To request exceptional assurance, please write to with the subject header "Request for an assurance". Include your full name, date of birth, nationality, Home Office reference number, type of visa, expiry date of visa, and reason for request (eg: war in Ukraine).

The web page explaining Exceptional Assurance was created during Covid, when the exceptional reason why people needed to remain in the UK after their visa expired was illness. However, when we called the Home Office helpline on 25 Feb 2022 we were advised that the process is the same, even if the reason is now war in Ukraine. So don't be put off by the references to Covid. For up to date information, please contact the Home Office helpline 03003032785.


If none of the aforementioned schemes or concessions apply to you, and you are or risk becoming undocumented in the UK, you should seek legal advice on other routes, including asylum.

If you need immigration advice

Pro bono solicitors. Several groups of volunteer legal professionals with immigration and asylum expertise were set up to provide free immigration advice to Ukrainian citizens affected by the war. Advice Ukraine focus on immigration in and to the UK, and can be contacted at Ukrainian Legal aid is an international consortium of solicitors, and can be contacted onlineYou can also contact the Immigration Advice Service for free legal advice, using the contact form on their website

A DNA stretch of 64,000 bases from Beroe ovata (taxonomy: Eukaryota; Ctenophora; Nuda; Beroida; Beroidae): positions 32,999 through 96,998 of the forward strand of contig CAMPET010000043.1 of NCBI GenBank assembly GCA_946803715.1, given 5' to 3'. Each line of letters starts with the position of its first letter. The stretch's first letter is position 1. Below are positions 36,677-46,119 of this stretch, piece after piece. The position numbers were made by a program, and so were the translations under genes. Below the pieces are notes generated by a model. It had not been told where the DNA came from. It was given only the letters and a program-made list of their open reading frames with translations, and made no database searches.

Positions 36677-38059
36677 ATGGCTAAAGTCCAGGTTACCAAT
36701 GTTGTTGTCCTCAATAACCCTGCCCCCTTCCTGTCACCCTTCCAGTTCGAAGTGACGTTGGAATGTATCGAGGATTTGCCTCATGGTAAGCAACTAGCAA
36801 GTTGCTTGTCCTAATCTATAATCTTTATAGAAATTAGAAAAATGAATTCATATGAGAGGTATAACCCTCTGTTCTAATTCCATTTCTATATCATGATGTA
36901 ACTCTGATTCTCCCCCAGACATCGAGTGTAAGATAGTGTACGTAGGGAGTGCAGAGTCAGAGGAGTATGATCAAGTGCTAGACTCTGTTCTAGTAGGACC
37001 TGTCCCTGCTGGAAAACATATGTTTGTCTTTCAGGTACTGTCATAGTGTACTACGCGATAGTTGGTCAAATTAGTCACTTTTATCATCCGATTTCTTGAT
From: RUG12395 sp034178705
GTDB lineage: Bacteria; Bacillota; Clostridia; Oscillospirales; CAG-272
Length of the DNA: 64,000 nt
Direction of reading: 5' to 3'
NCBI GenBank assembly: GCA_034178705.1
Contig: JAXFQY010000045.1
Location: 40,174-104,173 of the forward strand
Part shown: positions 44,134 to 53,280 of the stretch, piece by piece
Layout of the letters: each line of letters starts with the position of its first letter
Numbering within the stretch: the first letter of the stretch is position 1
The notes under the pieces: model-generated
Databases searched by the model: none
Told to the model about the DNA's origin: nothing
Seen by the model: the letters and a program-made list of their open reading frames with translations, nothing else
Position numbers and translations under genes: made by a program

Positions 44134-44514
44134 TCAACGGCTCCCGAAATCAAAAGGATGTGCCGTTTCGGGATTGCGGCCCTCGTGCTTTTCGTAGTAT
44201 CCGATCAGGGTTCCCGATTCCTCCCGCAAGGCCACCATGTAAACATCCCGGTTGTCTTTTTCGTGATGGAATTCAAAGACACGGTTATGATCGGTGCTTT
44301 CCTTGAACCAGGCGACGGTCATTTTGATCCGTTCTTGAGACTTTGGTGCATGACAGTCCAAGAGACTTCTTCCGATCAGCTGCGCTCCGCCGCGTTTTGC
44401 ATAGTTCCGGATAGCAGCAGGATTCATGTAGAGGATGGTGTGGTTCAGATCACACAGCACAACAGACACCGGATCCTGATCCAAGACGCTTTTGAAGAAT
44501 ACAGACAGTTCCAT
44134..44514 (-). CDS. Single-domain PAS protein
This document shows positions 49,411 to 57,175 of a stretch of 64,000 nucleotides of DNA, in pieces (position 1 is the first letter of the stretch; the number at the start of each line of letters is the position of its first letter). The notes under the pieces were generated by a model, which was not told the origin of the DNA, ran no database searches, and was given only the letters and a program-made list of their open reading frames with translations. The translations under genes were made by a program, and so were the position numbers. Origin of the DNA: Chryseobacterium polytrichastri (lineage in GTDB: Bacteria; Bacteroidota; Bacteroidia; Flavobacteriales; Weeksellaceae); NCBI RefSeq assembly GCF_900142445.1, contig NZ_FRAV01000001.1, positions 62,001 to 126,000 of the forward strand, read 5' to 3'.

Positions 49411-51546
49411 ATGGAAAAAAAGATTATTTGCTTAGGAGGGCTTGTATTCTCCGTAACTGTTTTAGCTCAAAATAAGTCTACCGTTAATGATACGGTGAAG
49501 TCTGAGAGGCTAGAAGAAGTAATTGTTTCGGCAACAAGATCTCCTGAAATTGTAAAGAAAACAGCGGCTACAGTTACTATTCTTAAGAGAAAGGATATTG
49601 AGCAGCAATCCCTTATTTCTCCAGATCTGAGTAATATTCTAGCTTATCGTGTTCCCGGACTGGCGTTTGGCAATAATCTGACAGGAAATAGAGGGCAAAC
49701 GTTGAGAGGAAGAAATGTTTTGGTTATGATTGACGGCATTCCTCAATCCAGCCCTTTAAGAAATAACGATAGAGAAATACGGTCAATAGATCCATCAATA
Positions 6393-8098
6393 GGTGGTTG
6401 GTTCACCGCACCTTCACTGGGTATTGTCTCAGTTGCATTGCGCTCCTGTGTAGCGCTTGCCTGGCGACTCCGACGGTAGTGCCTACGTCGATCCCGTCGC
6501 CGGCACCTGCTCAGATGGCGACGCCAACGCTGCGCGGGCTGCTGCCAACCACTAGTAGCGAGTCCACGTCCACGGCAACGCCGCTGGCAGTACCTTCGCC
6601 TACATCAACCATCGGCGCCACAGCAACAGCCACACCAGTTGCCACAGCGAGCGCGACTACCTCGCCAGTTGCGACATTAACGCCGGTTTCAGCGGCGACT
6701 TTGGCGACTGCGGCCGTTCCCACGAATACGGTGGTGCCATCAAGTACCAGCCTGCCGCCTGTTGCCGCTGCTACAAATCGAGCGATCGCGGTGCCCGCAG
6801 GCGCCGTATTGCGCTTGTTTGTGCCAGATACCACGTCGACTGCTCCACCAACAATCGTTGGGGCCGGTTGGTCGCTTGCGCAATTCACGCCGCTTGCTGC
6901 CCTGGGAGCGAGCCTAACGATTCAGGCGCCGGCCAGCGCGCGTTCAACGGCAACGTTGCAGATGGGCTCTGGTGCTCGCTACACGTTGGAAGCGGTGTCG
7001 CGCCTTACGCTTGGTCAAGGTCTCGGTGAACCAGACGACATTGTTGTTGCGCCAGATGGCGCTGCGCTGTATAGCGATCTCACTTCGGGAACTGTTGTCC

Legal aid solicitors. If you are on a low income and need help from an immigration solicitor, you can search the list of legal aid providers. Legal aid is not "public funds" for the purpose of immigration rules, so you can apply even if you are on a visa that doesn't normally give you access to public funds (such as benefits).

Immigration advisers. You can also find an immigration adviser on the Home Office adviser finder tool. Select the level of advice required (we recommend OISC Level 2 or above) and the location. You can filter the search to view Not Fee Charging (free) advisers only. 

Private solicitors. You can find out about private solicitors (who may charge a fee) in your area via the Law Society's search engine.

Please remember. Bad advice can do more harm than good. Always ask the person giving you immigration advice to provide you with their OISC reference number, to ensure they are suitably qualified. You can check accredited advisers using the Home Office adviser finder tool. You can also get an overview of the level of accreditation needed for different type of immigration issues here.

Arriving in neighbouring countries


Ukrainian nationals escaping from the armed conflict can travel to Poland without the need for a visa. If you do not have a place of stay in Poland, go to the nearest reception point (see the full list on the Polish government's site). 

At the reception point: